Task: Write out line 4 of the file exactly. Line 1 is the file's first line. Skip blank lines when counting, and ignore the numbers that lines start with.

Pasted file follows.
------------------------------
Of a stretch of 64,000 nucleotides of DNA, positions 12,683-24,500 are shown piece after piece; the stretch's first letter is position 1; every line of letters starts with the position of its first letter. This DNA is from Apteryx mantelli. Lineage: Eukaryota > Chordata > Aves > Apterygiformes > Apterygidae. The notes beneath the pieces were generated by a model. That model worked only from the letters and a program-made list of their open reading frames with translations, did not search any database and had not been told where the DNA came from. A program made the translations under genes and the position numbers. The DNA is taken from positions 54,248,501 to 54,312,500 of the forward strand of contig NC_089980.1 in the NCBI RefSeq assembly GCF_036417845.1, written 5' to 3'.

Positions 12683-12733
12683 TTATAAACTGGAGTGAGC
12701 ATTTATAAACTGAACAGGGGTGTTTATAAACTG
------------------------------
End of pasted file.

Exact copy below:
12701 ATTTATAAACTGAACAGGGGTGTTTATAAACTG